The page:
Enable students to read and comprehend a traditional tale by providing texts appropriate for their reading and language skills. Explicitly teach vocabulary prior to starting the activity. Complete the construction of a Flow Map as a modelled reading task with the group, providing individual assistance as needed.

Extend students by encouraging them to provide detailed connections between the events in the story and their interpretation of the life lesson, and to use the language style and descriptive vocabulary used in the text in their own summary.

Discuss the difference between literal information that is directly stated in the text, and making inferences, based on information in the text and our prior knowledge.

Ask students “Is the information recorded on our Flow Maps literal or inferred?”

Facilitate a discussion highlighting the difference between the literal events in the texts and how they link to the inferred meaning in the text.

Explicitly demonstrate linking the key events in the text with the life lesson. For example, in the animation, The Namorrodor, the story warns of the dangers present at night around the campfire. When meat is cooked at night, the Namorrodor appears and threatens the sleeping baby. The life lesson teaches us to not cook meat at night on the camp fire because the smell may attract unwanted and dangerous animals, such as snakes, centipedes, scorpions, ants and other biting insects, and that babies should not sleep unprotected in the bush.

Model writing the life lesson of the story you have shared with the class and using evidence from the text to justify your thinking.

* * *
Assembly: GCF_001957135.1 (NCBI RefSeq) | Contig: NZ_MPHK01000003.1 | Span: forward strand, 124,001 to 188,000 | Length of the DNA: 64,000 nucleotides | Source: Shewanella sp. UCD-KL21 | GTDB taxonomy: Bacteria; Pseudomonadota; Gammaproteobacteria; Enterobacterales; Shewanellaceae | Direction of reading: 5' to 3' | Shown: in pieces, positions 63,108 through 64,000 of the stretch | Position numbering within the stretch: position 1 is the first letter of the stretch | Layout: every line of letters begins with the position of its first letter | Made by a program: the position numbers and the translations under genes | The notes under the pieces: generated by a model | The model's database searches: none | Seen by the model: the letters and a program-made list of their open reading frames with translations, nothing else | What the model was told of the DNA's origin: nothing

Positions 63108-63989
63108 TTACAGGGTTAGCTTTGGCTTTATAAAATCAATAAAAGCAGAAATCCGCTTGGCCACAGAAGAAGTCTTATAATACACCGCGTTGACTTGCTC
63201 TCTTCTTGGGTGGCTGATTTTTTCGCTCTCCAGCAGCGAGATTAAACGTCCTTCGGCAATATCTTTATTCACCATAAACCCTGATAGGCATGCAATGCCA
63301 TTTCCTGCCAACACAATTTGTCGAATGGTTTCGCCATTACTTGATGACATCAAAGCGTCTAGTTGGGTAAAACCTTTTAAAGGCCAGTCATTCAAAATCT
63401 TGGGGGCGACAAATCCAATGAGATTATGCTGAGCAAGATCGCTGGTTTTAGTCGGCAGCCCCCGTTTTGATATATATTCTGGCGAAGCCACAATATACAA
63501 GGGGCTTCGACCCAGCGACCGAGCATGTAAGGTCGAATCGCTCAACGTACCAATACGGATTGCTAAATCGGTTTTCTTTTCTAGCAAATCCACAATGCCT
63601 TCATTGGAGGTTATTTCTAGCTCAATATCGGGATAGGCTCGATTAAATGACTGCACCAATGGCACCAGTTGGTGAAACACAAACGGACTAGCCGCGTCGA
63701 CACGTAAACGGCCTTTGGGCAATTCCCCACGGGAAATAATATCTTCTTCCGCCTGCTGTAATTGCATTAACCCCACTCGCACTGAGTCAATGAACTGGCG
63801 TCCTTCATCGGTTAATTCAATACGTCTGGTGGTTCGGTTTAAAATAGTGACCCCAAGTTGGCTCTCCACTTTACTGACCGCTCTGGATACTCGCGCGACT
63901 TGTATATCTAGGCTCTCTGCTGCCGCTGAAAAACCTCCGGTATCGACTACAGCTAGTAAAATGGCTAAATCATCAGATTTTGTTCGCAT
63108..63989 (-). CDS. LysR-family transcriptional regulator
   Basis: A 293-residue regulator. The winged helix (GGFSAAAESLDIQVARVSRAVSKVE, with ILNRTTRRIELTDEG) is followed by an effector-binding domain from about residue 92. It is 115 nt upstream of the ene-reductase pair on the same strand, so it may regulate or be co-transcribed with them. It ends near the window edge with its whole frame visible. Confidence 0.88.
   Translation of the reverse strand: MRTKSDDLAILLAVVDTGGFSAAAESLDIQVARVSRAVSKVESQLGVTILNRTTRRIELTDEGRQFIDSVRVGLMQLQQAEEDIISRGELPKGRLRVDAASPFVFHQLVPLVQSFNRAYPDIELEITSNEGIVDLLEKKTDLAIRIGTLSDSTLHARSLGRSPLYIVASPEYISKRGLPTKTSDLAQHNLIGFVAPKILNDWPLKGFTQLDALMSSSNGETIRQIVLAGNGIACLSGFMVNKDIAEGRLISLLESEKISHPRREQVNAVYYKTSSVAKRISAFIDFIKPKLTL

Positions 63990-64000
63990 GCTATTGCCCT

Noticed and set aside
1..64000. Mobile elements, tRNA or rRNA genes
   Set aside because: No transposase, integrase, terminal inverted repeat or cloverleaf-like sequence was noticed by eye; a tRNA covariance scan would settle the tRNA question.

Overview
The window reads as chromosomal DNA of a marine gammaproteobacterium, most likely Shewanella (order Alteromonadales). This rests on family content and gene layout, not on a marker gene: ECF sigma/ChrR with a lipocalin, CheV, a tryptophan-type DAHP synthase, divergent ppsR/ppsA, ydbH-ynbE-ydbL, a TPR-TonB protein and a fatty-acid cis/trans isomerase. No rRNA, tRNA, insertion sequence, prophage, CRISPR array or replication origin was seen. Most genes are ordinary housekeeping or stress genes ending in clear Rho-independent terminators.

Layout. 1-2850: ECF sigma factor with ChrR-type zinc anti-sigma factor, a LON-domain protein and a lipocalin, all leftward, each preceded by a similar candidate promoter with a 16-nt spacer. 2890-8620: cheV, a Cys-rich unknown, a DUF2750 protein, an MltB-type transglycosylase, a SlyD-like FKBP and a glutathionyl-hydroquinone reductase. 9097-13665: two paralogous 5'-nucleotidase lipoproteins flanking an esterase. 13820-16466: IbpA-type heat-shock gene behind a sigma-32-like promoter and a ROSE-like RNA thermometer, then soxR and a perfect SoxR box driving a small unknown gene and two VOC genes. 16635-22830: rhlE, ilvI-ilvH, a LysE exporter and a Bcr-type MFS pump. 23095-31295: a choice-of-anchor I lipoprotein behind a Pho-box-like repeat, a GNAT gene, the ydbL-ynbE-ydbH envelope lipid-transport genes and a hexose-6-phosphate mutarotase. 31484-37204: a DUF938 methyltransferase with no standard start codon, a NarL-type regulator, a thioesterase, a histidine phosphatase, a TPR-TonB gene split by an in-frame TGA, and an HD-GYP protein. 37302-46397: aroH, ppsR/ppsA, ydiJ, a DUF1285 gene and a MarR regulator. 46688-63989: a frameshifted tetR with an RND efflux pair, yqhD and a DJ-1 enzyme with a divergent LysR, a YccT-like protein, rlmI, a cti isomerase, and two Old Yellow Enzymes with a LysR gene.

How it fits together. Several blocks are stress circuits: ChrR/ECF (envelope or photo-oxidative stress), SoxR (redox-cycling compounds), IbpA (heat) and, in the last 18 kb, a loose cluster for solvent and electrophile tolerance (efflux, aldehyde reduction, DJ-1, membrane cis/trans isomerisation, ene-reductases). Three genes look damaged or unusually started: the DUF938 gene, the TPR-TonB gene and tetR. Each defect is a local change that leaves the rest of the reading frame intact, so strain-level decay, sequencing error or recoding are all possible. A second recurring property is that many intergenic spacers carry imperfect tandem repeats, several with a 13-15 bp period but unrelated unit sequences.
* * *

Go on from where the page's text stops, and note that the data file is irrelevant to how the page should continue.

Allow time for the students to include the life lesson from the fable they selected on their Flow Map.

Invite one pair to share their work and explain the life lesson from their story and suggest how the events in the text support their interpretation. Model giving feedback using the Two Stars and a Wish protocol.

Organise students into groups of four. Each pair then takes turns to present their work.

Allow time for students to ask questions and provide peer feedback on how clearly they have explained the moral with supporting events, using the Two Stars and a Wish protocol.

Collect the Flow Maps to use as formative assessment.

ABC Education, 2021. Dust Echoes. [Online]
Available at:
[Accessed 15 March 2022].

Australian Institute for Teaching and School Leadership, 2017. Peer Feedback. [Online]
Available at:
[Accessed 15 March 2022].

Click View, 2019. Aboriginal Dreaming stories. [Online]
Available at: 
[Accessed 15 March 2022].

Library of Congress, n.d. A selection of stories from The Aesop for Children. [Online]
Available at:
[Accessed 15 March 2022].

Second Level Support Service, 2008. Using Graphic Organisers in Teaching and Learning. [Online]
Available at:
[Accessed 15 March 2022].

The Fun Kids, 2015. The Top Five Most Popular Moral Stories. [Online]
Available at: 
[Accessed 15 March 2022].

Thinking Maps, n.d. Flow Map. [Online]
Available at:
[Accessed 15 March 2022].

World of Tales, 2022. Stories for Children from around the world. [Online]
Available at:
[Accessed 15 March 2022].

Back to Stages